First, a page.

We made it to the airport Thursday morning, but I was unable to get on a flight out of the country…..On leaving the airport, we stopped at the Jamaican Consul that was locked. So I booked into Coconut Villa Hotel hoping to try the leave the next day, Friday. Next day, Sethia called to say that the airport was closed and that American Airlines had cancelled their flights at least until the following Wednesday. Therefore I booked into the hotel until then. I spent the next five days finding a balance of covering the news, being secure, remaining focused, dealing with the uncertainty of not knowing when I would leave and surviving on minimal amounts of food.

 

 

 

Two buses filled with armed men drive through the streets of Port-au-Prince on February 29, 2004, the day that Jean Bertrand Aristide was deposed as Haiti's president.

Two buses filled with armed men drive through the streets of Port-au-Prince on February 29, 2004, the day that Jean Bertrand Aristide was deposed as Haiti’s president.The next five

I was eventually able to leave Haiti two days after President Aristide did. The experience was stressful and I admit that when I joined the Gleaner in March 2003 I did not expect that a year later I would be stranded in the midst of a Haitian civil war. But I was pushed by my desire to go beyond the surface of the news that we were getting from the majority world wire services and networks and to show Jamaicans what was happening in their neighbouring country. The time was also a learning experience for me which included the following:

  1. Be in charge of your own resources – financial, communication, contacts, transportation and departure. The initial funds given by my employers was barely able to cover accommodation, and unable to cover the costs of a fixer/driver/interpreter. Fortunately, she was patient and allowed me to send her funds when I returned to Jamaica.
  2. Clarify what is expected of you from your editors. Initially I was told by one editor that I would provide stories when I returned, but while on the ground another editor requested stories that I had to furnish.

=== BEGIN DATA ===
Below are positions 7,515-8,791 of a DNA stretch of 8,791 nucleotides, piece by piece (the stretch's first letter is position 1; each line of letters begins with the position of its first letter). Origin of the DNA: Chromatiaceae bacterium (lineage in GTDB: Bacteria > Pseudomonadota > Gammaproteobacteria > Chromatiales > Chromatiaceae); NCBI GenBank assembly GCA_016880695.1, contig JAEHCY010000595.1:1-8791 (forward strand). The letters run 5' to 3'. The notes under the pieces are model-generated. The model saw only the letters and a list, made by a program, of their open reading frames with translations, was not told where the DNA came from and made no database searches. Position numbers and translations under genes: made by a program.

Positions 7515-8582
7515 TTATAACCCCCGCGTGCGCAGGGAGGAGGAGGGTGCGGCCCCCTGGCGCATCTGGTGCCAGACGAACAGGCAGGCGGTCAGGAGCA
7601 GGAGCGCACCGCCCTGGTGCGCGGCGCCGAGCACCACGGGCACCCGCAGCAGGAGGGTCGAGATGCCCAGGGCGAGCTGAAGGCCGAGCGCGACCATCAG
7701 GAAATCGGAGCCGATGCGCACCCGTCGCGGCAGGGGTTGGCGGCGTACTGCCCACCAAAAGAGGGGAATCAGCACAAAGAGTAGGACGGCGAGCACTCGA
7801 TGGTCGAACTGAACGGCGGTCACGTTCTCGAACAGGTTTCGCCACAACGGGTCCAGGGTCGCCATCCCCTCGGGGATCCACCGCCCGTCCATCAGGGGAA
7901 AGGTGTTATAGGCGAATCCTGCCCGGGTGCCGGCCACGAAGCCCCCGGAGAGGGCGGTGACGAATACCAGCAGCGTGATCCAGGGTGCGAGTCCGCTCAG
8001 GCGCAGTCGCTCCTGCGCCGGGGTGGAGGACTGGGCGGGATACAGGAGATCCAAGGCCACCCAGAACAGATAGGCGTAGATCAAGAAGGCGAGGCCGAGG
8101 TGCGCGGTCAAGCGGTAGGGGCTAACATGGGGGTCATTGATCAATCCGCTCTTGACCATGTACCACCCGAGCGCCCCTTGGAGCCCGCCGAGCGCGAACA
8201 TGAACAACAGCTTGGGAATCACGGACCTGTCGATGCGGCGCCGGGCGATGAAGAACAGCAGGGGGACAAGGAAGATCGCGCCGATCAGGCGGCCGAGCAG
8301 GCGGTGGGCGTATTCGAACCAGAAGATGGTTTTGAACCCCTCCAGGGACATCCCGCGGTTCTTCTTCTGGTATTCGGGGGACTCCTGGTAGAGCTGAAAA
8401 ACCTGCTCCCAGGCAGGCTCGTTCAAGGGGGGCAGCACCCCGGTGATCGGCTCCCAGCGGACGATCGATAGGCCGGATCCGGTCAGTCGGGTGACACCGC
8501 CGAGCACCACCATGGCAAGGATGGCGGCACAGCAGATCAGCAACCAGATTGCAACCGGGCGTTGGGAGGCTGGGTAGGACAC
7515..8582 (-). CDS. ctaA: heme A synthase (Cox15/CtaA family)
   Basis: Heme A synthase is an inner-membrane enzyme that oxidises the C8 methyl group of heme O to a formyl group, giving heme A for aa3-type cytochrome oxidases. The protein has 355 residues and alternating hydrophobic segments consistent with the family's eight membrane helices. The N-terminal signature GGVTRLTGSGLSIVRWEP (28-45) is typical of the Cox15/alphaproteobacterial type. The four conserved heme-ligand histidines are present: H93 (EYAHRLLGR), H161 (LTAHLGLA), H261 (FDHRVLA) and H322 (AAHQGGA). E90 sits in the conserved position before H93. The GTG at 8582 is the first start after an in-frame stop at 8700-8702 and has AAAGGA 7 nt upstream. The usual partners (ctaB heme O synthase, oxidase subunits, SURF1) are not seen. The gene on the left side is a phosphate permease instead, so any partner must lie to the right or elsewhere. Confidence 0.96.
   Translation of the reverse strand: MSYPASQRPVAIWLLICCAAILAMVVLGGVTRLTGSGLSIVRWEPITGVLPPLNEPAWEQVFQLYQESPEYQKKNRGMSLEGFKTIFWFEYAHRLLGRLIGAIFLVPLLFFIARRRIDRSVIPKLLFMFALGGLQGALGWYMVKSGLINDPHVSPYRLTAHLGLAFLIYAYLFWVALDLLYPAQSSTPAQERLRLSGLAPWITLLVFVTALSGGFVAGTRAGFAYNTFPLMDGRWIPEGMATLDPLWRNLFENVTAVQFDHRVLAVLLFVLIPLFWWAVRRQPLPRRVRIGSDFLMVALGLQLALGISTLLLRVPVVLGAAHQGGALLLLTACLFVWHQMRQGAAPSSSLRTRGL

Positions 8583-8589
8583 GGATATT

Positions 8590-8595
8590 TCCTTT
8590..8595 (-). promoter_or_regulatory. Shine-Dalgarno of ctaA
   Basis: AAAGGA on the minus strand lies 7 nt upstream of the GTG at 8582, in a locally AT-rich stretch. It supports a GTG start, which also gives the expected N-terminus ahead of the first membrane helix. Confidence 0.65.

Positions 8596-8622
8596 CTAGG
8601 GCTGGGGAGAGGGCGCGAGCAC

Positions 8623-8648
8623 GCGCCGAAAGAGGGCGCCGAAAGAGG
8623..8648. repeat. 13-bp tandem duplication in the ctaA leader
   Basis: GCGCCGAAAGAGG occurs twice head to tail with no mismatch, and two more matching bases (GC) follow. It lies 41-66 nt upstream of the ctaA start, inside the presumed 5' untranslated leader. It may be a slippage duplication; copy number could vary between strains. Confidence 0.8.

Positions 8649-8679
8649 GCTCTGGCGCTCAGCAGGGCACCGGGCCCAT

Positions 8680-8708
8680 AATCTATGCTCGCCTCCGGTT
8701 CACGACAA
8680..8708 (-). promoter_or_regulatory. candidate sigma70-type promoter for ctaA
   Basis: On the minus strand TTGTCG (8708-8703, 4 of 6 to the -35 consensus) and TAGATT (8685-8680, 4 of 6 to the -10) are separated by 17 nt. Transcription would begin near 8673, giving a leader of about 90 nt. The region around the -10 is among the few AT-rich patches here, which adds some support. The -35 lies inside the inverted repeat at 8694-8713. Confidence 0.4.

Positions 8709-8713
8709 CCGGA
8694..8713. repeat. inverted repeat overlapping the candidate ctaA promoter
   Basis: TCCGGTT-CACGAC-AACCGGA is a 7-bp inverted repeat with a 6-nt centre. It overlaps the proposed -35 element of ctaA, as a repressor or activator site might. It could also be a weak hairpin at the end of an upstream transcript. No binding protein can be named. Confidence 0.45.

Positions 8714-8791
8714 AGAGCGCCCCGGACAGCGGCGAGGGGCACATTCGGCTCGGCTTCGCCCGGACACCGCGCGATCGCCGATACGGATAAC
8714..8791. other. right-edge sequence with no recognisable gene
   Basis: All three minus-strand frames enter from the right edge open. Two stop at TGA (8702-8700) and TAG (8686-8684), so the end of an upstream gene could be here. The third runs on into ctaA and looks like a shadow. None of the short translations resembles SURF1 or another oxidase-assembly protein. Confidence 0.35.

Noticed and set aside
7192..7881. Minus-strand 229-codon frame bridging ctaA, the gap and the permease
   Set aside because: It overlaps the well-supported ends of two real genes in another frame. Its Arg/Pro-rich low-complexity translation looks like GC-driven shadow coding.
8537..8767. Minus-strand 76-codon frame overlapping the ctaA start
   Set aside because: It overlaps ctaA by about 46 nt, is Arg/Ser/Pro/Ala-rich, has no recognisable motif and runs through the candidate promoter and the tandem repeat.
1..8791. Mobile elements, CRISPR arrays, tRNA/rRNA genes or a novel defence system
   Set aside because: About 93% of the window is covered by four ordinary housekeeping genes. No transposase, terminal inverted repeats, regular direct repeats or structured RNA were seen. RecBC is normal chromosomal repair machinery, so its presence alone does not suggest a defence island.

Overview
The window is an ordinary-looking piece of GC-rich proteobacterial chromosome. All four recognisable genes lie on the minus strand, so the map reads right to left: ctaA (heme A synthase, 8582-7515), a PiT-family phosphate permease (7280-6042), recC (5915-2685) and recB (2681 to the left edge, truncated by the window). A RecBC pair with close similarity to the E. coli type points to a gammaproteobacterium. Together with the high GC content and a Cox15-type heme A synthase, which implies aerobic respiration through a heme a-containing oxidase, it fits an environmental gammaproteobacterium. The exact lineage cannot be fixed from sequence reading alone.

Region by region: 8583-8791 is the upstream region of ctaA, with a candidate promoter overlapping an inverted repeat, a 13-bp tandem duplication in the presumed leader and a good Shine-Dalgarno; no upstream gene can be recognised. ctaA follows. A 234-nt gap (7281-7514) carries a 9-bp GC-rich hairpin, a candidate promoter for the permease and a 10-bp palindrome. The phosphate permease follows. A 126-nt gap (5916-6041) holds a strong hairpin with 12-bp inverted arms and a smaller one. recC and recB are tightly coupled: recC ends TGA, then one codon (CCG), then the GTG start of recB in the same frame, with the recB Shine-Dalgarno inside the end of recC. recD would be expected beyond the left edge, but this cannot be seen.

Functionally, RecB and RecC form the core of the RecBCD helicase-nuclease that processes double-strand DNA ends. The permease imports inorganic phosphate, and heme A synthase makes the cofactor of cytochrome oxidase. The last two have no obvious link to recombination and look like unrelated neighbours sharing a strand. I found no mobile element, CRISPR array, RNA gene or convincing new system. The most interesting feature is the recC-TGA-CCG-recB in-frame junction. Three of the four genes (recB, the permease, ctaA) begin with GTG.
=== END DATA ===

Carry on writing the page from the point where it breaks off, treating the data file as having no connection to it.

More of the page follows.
3. Plan as much as possible before departure: Getting in touch with local fixers and contacts before arriving resulted in a trusted network that enabled me to get stories from a variety of sources.
  4. Listen to trusted locals: The Thursday after Ash Wednesday, while waiting for my ride to pick me up from the hotel one of the workers offered to get a taxi to take me to the airport. I hadn’t heard from my contact and I was impatient to leave so I told him to get a taxi. The second that he called me to tell me a taxi was waiting, the hotel front desk had a phone call for me. It was my contact telling me that the airport was closed and flights were cancelled. At the very least I didn’t waste time with a taxi man going to a closed airport and at the other extreme they were rumors that foreigners were being kidnapped……
  5. Be grateful for friends. My girlfriend at the time sent US$500.00 to me when the funds that should have been sent by my employers never materialised. This enable me to overnight in Santo Domingo when I missed my connecting flight to Miami on the Monday.
  6. Be grateful for family. My (late) aunt in Canada informed my father that the Canadian military was evacuating foreign residents which resulted in my departure from Haiti aboard a RCAF Hercules to Santo Domingo.
Aboard the Royal Canadian Air Force Hercules transportation plane that evacuated foreign nationals from Haiti on March  1 2004.

Aboard the Royal Canadian Air Force Hercules transportation plane that evacuated foreign nationals from Haiti on March 1 2004.